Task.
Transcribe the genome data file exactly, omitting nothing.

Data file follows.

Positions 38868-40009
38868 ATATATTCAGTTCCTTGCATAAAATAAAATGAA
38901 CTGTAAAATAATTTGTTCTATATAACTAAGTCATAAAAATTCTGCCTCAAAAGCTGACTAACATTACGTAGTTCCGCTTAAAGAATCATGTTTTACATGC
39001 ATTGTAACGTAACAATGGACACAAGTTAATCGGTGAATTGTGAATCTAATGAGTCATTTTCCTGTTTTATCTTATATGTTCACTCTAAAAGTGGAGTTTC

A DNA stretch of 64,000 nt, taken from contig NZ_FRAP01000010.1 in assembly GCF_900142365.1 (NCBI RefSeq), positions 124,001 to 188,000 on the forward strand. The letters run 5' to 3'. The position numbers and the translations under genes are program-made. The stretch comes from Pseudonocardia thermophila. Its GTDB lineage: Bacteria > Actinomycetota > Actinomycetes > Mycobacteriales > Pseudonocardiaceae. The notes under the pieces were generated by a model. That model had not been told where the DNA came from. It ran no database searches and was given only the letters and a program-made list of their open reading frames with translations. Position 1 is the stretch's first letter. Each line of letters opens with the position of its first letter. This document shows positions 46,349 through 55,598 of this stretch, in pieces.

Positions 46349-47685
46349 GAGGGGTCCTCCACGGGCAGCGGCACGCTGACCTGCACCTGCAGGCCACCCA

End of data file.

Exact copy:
Positions 38868-40009
38868 ATATATTCAGTTCCTTGCATAAAATAAAATGAA
38901 CTGTAAAATAATTTGTTCTATATAACTAAGTCATAAAAATTCTGCCTCAAAAGCTGACTAACATTACGTAGTTCCGCTTAAAGAATCATGTTTTACATGC
39001 ATTGTAACGTAACAATGGACACAAGTTAATCGGTGAATTGTGAATCTAATGAGTCATTTTCCTGTTTTATCTTATATGTTCACTCTAAAAGTGGAGTTTC

A DNA stretch of 64,000 nt, taken from contig NZ_FRAP01000010.1 in assembly GCF_900142365.1 (NCBI RefSeq), positions 124,001 to 188,000 on the forward strand. The letters run 5' to 3'. The position numbers and the translations under genes are program-made. The stretch comes from Pseudonocardia thermophila. Its GTDB lineage: Bacteria > Actinomycetota > Actinomycetes > Mycobacteriales > Pseudonocardiaceae. The notes under the pieces were generated by a model. That model had not been told where the DNA came from. It ran no database searches and was given only the letters and a program-made list of their open reading frames with translations. Position 1 is the stretch's first letter. Each line of letters opens with the position of its first letter. This document shows positions 46,349 through 55,598 of this stretch, in pieces.

Positions 46349-47685
46349 GAGGGGTCCTCCACGGGCAGCGGCACGCTGACCTGCACCTGCAGGCCACCCA